• 12. Periodic Table of the Elements As scientists started indirectly figuring out things about elements, like how heavy they are or how common they are, they started sorting them into a table. The Periodic Table of the Elements can tell you for each element • Whether it’s a solid, liquid, or gas • How many protons it has in its nucleus Interactive periodic table of the elements: http://periodic.lanl.gov/index.shtml Photographic periodic table: http://periodictable.com/ 12
    • 13. Periodic Table of the Elements 13
    • 14. Play the elements 14 The periodic table displays the chemical elements. Here is fun way to remember them. http://www.teachertube.com/viewVideo.php?video_id=145369
    • 15. What is an isotope? The nucleus in every atom of an element always has the same number of protons. However, the number of neutrons may vary. Atoms that contain the same number of protons but different numbers of neutrons are called isotopes of the element. We total the number of protons and neutrons to name the isotope. Example: Let’s say your family name is Uranium. In your family, everybody has 92 protons. • Your brother has 143 neutrons. His name is uranium-235. (92 + 143 = 235) • You have 146 neutrons. Your name is uranium-238. • Your big sister has 142 neutrons. What is her name? 15
    • 16. What is the strongest force known in nature? Some proton-neutron combinations are more stable than others. • Stable combinations are not likely to change. • Unstable combinations are likely to change at some time. Elements with unstable isotopes can change suddenly, releasing energy. And although all atoms are extremely small, the energy that holds their centers together is the strongest force known in nature. 16
    • 17. Who discovered the energy of atoms? Scientists from around the world ran experiments and realized the atom contains large amounts of energy. • Wilhelm Roentgen discovered an invisible energy he called an x ray. (1895) • Henri Becquerel observed that uranium gave off similar energy. (1896) 17 Many other scientists have contributed to our knowledge of elements and atoms. • Marie Curie studied uranium rays and discovered radioactivity as energy from within the atom. (1898) • Ernest Rutherford understood the ―enormous energy‖ of such matter. (1904)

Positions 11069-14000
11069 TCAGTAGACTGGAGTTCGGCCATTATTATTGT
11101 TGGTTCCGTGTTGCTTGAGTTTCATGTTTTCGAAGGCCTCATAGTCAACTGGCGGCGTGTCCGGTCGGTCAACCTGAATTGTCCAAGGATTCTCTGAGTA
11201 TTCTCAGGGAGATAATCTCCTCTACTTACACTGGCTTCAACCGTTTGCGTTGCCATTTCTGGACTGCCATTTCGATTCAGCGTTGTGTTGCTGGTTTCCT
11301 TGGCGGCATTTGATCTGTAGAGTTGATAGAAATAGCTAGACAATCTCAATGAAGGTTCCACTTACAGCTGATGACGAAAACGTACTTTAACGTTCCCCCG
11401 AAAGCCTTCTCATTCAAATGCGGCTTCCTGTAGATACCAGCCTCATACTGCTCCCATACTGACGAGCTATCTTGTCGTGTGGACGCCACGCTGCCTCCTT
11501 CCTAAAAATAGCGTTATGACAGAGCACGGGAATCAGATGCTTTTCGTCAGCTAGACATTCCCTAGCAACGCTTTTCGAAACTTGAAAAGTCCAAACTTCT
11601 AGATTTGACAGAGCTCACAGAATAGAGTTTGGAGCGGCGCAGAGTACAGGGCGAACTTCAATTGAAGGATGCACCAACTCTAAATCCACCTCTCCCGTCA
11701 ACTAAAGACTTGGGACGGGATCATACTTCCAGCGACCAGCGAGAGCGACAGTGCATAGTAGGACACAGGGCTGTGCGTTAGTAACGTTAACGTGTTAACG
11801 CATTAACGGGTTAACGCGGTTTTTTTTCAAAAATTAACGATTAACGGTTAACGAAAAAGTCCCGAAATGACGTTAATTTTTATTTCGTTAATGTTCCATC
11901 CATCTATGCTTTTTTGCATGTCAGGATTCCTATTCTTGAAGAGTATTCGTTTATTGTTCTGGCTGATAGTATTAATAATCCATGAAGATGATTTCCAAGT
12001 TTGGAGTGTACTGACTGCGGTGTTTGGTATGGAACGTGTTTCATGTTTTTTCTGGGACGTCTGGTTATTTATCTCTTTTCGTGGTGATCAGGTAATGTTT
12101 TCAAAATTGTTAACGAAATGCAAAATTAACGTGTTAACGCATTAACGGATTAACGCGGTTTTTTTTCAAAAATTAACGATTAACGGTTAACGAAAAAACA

• 18. Summary • Atoms are the smallest units of matter that have all the characteristics of an element. Atoms combine to form molecules. Atoms are composed of smaller particles known as protons, neutrons, and electrons. • Protons have a positive electrical charge, neutrons have no electrical charge, and electrons have a negative electrical charge. • Protons and neutrons together form the nucleus or central mass of the atom. Electrons move around the nucleus. • The nucleus of each atom of an element contains the same number of protons, but the number of neutrons may vary. 18
    • 19. Summary • Isotopes of an element are identified by adding the number of protons and neutrons together and writing the sum by the chemical symbol for the element. • The energy that holds the nucleus of an atom together is the strongest force known in nature. 19
    • 20. Advanced Student Assignment: Making Matter: Build an Atom Online interactive game: http://phet.colorado.edu/en/simulation/build-an-atom 20 Interactive game on CD:
    • 21. Vocabulary • atom – the smallest part of an element that has all the properties of that element • chemical reaction – a process in which the make-up of a substance is changed to form another substance; a process that involves changes in the structure and energy content of atoms, molecules, or ions but not their nuclei • electron – the smallest existing particle with a negative electrical charge; one of the three basic types of particles that make up an atom; particles that orbit the nucleus of an atom • element – one of more than 100 simple substances that cannot be chemically broken down and of which all matter is composed • emit – to send out or put forth; shooting out 21
    • 22. Vocabulary • isotopes – atoms of the same element that have equal numbers of protons but different numbers of neutrons; examples are uranium-235 and uranium-238 • mass– the amount of matter that makes up an object • matter– every substance that takes up space; something physical • molecule –the smallest part of a substance that keeps all the characteristics of a substance and is composed of one or more atoms • neutron – a particle that appears in the nucleus of all atoms except hydrogen atoms; one of the three basic particles that make up the atom; has no electrical charge • nuclei – the plural form of nucleus • nucleus – the central part of an atom that contains protons, neutrons, and other particles 22
    • 23. Vocabulary • proton – an extremely small particle or bit of matter located in the nucleus and carrying one positive charge of electricity; one of the three particles that make up an atom • stable isotope – an isotope that does not undergo change • strong force – the strongest known force; the interactions within the nucleus of an atom that hold its nucleus together • unstable isotope – a radioactive isotope that will undergo change 23